Find the cheapest flight to Hamburg

Hamburg Airport (airport code HAM) lies about eight kilometers from Hamburg’s city center. It is on par with Berlin’s Tegel International Airport in terms of passenger traffic; but while it might be one of Germany’s busiest airports, it closes down at night. If a late-arriving flight has been seriously delayed and the Hamburg airport is already closed, the flight could be sent to another German airport to land. This should not be an issue with international flights, which generally do not suffer such drastic schedule changes, but if you are flying on a smaller airline with big schedule fluctuations, be aware of this.

A complete list of airlines serving Hamburg’s airport can be found here, and you can track real-time flight information via the links on this page. To assist you in getting around the airport, there is a Terminal 1 map here and a Terminal 2 map here. Hamburg’s airport has a left luggage service in Terminal 2 on the Arrival Level which is open from 4:30am until 11:00pm. You can while away your time waiting for your flight in one of the restaurants or bars listed here, or spend your leftover holiday cash in the shops here and here. And do not forget about Duty Free here! There are lots of options for ground transportation to and from the Hamburg Airport, including subway, bus and taxi, which are all detailed here. If you prefer the freedom of driving your own car, you can rent a car from one of the agencies listed here and you will find driving directions here.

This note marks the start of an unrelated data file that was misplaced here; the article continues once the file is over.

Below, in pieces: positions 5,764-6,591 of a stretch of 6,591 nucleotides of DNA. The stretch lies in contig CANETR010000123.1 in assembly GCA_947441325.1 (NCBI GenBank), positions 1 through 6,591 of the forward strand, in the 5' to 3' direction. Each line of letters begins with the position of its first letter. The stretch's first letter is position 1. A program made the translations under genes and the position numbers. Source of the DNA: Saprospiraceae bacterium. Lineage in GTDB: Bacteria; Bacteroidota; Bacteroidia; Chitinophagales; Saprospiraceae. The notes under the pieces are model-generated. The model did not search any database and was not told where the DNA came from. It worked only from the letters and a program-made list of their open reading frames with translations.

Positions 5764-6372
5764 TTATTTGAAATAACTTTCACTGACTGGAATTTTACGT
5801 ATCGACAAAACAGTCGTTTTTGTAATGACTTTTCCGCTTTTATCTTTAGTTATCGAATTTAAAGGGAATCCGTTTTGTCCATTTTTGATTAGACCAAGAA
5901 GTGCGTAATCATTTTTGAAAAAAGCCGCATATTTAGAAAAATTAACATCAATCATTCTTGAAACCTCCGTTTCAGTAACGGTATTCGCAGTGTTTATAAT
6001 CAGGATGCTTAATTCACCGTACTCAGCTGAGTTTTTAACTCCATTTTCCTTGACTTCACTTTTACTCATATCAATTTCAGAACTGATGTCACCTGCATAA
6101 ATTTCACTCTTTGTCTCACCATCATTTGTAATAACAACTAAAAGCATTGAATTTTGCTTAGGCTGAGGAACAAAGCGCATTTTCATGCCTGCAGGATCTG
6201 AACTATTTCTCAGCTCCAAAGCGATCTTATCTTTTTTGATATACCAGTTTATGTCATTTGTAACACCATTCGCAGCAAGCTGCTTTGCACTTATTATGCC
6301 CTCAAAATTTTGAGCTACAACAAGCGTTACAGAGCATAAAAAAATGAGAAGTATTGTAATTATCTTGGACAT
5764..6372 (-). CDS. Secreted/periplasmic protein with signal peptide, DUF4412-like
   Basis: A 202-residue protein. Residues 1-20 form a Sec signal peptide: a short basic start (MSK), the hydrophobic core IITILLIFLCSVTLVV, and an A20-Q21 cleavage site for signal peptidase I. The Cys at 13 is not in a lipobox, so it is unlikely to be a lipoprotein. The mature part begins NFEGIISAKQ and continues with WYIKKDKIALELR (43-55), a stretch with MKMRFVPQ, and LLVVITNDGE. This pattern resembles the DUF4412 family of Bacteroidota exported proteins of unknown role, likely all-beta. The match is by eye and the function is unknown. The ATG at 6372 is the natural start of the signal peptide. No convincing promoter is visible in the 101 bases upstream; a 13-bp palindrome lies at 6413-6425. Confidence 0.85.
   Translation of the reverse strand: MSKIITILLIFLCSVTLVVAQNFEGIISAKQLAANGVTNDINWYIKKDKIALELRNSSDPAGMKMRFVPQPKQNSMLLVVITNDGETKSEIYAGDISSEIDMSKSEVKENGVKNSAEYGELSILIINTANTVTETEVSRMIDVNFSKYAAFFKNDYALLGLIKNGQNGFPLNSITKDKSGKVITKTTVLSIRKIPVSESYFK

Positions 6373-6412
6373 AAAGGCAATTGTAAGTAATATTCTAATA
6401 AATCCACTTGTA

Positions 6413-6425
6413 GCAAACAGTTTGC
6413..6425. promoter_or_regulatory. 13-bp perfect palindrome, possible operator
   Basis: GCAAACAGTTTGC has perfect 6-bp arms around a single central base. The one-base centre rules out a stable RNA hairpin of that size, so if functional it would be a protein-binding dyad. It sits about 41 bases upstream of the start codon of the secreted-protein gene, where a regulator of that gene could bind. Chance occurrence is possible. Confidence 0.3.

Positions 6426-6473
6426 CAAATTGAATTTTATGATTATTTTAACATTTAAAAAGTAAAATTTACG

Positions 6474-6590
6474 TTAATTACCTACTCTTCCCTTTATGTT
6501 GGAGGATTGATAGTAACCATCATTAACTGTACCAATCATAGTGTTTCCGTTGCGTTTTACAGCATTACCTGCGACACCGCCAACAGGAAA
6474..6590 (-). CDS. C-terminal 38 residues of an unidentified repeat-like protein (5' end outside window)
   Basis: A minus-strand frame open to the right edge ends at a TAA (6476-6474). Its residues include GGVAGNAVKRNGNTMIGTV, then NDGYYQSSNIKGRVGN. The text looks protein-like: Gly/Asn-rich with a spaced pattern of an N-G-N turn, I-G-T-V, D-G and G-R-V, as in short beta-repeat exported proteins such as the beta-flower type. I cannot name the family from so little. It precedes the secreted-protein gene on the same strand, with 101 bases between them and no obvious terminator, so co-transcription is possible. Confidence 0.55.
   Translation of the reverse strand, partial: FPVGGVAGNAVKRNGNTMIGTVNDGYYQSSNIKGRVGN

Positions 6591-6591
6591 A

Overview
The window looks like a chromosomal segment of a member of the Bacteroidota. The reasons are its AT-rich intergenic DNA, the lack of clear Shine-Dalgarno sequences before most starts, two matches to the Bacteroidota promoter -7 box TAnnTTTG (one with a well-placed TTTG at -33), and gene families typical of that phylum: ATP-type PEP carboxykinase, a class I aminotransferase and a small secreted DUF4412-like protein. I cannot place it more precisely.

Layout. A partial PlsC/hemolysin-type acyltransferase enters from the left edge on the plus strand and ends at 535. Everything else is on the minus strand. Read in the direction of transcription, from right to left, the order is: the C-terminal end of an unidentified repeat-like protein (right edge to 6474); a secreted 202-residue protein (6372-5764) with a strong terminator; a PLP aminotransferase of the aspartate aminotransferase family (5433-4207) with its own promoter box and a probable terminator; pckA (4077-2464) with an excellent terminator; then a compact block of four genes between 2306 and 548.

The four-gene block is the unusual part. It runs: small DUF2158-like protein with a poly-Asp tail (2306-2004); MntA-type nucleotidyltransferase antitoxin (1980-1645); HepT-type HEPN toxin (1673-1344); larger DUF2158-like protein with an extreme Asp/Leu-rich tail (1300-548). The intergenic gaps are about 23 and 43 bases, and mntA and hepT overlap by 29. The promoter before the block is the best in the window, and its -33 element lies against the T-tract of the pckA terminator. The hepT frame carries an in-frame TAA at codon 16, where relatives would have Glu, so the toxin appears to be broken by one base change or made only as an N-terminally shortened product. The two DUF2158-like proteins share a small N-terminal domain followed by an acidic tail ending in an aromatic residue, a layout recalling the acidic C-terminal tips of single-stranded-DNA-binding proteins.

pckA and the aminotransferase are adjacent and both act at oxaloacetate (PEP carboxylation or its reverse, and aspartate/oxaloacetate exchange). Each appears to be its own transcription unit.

Be sure to check our deals on international airfare to Hamburg, and then read through our Hamburg Travel Guide to learn about what to do and where to stay once you get there.

More Information on Hamburg

Hamburg is Germany’s second most populous city, thanks in large part to the number of people it takes to run its enormous port. It is traditionally a wealthy city, and while it might not be on most tourists’ lists of must-see cities in Germany, it has a nice collection of pretty architecture (all those rich people have to live somewhere, after all). And why not visit the city where the hamburger itself was invented?